Take 5: Share The Wealth, 10 Years Later

This entry was posted in Sports and tagged . Bookmark the permalink.

10 Responses to Take 5: Share The Wealth, 10 Years Later

  1. Anonymous says:

    That was a magical night. I remember when we were walking out, I think it was actually a mixture of cheers and boos from those who were staying. I vaguely remember disgust being spewed by the ESPN talking heads that night when I got home to watch the replays.

    And hey GH, do you know what happened to Karpinski?

  2. Anonymous says:

    I was there that night in the outfield GA and greatly appreciated all the KK brainwashed idiots who left…because after they did my friends and I went and took their front row seats. It was a good night.

    Even then I knew KK was full of idiotic hyperbole. He had a point…but it was just another one of his many stupid radio stunts playing on many in KCs inferiority complex.

  3. Anonymous says:

    I did not participate in the walk-out for philosophical reasons.

    The principle behind the movement was “if you had more, you should pay more to make the little guy warm,” and that concept was far too FDR New Deal Socialism for the world we live in. People die in other parts of the world under those types of totalitarianism governments.

    Is that suddenly OK if we just want a winning baseball team again?

  4. Anonymous says:

    It was a lot of fun that night. The people who took it seriously were missing the point–we weren’t trying to change the world that night, we were just trying to support this little station that somehow seemed ‘ours’.
    That was a long time ago.
    I do remember Whitlock that night, leaning against the 1510 van and taking it all in. I want to say Bill Maas was with him that night. The free ice cream stand in the center of the lot. The fans chanting ‘1510, 1510’ when Kietzman got up to speak to the crowd.
    I’m not a real fan of WHB any more, but I’ll always remember that night with a smile…

  5. Anonymous says:

    I googled Karp and it looks like he is still in radio at a station in NYC. He also worked for the Red Sox for a while. Here’s a link to his LinkedID: http://www.linkedin.com/pub/5/52b/aa2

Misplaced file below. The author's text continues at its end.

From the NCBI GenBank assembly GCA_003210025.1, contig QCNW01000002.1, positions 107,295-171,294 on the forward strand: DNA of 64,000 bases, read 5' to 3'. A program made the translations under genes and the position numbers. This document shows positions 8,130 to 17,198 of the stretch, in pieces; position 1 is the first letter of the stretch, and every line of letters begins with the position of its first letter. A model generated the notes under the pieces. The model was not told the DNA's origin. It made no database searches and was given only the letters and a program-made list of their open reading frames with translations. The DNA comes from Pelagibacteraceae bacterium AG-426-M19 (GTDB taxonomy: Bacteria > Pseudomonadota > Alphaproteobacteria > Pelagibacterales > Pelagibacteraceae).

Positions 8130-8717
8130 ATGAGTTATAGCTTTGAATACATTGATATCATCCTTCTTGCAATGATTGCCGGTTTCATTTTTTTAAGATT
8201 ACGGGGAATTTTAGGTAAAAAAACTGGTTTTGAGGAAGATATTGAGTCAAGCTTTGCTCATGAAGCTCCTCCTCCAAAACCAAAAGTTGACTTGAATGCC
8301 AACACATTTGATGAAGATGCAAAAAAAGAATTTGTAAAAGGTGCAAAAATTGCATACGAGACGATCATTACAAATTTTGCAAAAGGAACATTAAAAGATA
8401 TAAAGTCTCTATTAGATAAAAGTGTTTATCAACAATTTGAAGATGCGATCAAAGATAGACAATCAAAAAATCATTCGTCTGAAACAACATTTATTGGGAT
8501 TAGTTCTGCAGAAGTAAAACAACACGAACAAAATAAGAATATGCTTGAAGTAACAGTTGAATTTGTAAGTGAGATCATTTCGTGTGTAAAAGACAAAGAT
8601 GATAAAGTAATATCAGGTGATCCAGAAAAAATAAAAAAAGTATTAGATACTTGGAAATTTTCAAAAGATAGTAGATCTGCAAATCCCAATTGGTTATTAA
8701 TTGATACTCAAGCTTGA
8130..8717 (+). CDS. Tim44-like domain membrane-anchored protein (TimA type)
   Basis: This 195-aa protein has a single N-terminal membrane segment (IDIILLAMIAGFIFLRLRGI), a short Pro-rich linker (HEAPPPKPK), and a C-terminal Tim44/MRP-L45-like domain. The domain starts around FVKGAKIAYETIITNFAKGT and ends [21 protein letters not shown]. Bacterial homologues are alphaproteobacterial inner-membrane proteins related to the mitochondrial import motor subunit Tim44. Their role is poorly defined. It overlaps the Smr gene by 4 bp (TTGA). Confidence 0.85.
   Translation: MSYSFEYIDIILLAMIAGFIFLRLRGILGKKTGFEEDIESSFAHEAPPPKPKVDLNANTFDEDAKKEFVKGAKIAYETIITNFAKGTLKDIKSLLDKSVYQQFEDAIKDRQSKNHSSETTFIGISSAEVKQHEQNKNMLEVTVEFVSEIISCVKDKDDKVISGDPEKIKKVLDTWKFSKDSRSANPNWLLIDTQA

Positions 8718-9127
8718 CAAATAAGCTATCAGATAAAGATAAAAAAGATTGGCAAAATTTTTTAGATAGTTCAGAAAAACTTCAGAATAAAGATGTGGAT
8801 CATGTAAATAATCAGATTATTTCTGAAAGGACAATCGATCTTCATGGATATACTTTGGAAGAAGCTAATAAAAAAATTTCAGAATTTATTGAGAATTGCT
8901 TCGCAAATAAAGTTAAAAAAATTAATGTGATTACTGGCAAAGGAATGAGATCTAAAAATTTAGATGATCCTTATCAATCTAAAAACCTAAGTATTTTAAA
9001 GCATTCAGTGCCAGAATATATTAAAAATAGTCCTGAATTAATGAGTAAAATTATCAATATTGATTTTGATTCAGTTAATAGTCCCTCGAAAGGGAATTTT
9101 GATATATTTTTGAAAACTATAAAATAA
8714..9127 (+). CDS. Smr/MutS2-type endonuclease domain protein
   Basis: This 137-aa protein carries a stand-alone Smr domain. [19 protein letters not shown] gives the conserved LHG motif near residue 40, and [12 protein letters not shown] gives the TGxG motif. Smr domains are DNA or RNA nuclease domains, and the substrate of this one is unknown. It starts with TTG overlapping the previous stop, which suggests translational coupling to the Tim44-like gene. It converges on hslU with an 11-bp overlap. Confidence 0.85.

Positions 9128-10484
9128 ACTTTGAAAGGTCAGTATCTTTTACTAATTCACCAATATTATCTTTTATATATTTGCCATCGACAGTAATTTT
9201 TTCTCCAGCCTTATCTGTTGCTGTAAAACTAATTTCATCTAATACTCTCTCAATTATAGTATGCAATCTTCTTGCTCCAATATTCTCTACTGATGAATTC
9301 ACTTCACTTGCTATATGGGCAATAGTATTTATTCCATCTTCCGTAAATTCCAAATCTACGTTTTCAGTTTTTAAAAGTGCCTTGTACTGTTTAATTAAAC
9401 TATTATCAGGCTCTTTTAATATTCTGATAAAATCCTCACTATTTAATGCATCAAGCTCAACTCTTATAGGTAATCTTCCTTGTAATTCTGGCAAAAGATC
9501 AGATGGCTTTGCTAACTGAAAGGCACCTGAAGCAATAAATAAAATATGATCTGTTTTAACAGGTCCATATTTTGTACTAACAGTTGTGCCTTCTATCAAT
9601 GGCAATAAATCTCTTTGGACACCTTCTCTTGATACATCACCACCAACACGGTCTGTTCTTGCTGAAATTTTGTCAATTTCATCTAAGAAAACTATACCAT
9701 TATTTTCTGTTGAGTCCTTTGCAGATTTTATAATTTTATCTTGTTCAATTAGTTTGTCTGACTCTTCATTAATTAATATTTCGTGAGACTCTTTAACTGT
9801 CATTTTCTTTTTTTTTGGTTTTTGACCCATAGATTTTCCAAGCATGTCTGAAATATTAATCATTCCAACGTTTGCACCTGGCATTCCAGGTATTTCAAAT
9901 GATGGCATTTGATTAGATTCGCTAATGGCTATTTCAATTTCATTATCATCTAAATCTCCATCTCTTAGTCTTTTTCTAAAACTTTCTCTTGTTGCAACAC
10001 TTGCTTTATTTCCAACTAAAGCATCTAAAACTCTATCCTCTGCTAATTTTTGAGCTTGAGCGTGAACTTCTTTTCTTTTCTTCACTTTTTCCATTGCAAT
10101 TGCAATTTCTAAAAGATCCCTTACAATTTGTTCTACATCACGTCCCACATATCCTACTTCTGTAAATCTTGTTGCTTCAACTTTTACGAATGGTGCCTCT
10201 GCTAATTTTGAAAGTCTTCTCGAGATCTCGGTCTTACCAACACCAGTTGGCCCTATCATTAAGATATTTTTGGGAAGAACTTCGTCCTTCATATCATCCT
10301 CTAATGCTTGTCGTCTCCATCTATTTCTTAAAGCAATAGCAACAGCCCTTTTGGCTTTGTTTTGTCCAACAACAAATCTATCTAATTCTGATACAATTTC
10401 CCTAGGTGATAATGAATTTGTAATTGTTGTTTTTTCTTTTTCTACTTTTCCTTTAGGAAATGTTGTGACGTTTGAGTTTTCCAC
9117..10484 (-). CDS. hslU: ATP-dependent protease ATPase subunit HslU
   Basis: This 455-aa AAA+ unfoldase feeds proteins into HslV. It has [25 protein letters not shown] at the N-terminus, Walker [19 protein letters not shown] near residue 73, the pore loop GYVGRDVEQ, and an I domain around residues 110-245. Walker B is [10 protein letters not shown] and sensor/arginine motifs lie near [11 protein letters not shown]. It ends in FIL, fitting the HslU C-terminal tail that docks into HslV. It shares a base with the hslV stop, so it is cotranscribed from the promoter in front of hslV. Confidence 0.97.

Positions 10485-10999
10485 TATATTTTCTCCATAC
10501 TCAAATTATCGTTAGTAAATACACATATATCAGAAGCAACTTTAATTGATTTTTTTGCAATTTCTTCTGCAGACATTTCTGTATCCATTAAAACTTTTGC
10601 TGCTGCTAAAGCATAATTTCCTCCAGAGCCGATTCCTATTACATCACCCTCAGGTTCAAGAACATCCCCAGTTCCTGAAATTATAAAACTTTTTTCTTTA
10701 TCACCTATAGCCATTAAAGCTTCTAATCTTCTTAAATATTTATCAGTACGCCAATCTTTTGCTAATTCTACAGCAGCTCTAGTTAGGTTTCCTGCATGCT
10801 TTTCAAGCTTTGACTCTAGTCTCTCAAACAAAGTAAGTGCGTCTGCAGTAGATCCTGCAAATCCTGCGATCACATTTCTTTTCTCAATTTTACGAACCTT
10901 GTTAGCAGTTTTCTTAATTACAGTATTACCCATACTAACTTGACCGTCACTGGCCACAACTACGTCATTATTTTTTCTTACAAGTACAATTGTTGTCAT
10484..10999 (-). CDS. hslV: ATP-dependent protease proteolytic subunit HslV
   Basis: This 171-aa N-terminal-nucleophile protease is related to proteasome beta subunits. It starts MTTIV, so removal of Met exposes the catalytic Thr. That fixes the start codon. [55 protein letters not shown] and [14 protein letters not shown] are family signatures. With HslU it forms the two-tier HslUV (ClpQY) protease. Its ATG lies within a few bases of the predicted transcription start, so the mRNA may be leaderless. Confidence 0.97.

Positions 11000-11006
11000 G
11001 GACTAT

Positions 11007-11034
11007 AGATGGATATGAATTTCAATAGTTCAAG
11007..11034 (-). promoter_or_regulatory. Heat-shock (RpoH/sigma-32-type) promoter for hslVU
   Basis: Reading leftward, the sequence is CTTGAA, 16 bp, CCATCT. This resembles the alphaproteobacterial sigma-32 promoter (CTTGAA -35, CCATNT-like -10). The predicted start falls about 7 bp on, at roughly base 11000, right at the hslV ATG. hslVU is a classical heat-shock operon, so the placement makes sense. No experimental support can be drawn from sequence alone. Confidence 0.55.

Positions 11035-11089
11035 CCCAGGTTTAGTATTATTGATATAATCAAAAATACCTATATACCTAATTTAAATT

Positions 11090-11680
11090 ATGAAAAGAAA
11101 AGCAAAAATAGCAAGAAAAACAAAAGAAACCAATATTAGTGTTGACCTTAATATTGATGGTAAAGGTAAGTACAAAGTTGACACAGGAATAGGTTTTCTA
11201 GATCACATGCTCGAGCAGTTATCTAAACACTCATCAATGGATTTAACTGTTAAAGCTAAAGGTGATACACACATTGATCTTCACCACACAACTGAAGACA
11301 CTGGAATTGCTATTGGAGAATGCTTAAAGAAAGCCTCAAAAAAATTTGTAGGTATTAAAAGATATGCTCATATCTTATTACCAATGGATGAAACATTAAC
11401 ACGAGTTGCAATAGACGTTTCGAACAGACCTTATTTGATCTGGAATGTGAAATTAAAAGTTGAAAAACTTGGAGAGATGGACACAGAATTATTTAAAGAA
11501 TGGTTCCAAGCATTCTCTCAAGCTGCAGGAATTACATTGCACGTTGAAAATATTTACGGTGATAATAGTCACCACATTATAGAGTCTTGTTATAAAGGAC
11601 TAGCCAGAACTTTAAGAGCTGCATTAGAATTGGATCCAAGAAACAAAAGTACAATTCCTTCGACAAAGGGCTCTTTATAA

6. Anonymous says:


    Another great column. Thanks for doing what you do. Loved the retro column las t weekend!

    MLB should institute a rule that if you are the worst team in baseball…you gotta sell the team. I’m sure they could line up an approved bunch of buyers and come up with a fair way to value the worst team. See what happens then.

    As for KK and the bunch; Power corrupts…the thrill is gone…the edge is off. If they want WHB to continue to thrive they gotta reinvent themselves, get some new blood. Even Soren Petro who I use to love to listen to has gotten old and stale. And if the money is tight as you say it is can they really survive?

  7. Anonymous says:

    Thanks GH for the Karp update. I went to school with him. He was a good guy, I need to look him up.

    And Bill, glad you enjoyed the seats.

  8. Anonymous says:

    Duane Cunningham
    I remember it really well, because I printed the shirts. A friend of mine and I were thinking about opening a screenprinting business when KK went on the air looking for a local screenprinter to donate the shirts. We had just bought our first press, and a little bit of ink. We didn’t have a physical location yet.

    I called the station and offered our services, not expecting to make any money, necessarily. Two other local screenprinters also offered, and we wound up printing a little over half of them, with the other two places doing the rest.

    As it turned out, the KCTE guys asked for a “suggested donation” from the fans, just to cover the cost of the shirts. It wasn’t required, but most people gave $10. This was well over the cost of the shirts, but KCTE didn’t want to keep any money from the event so they gave it all to us. We didn’t get rich from the amount of money we received, but it was enough to put down a cheap deposit on a downtown storefront (back when it was cheap downtown), and Swillhound Studios at the corner of 16th and Grand was born.

    Over the next few years we printed a ton of shirts for local clients, including WHB for the first few years. My partner got out after three years, and I sold the business after five, talking a job offer as a designer for a local clothing company. The old Swillhound Studios space became Mercy Seat Tattoo & Gallery. I became the host/play by play announcer for the Kansas City Roller Warriors.

    The “Share the Wealth” walkout was a huge turning point in my life. It’s hard to believe it’s been 10 years.

  9. Anonymous says:

    I remember it well because April 30th is my birthday, and friends of mine got a bunch of 1st base club-level seats. I couldn’t walk out because it would have been insulting to them, but I think the spirit was correct.

  10. Anonymous says:

    Great story. It is amazing what twists and turns our lives take and what a dramatic effect a single event can have. Pretty darn cool.

Comments are closed.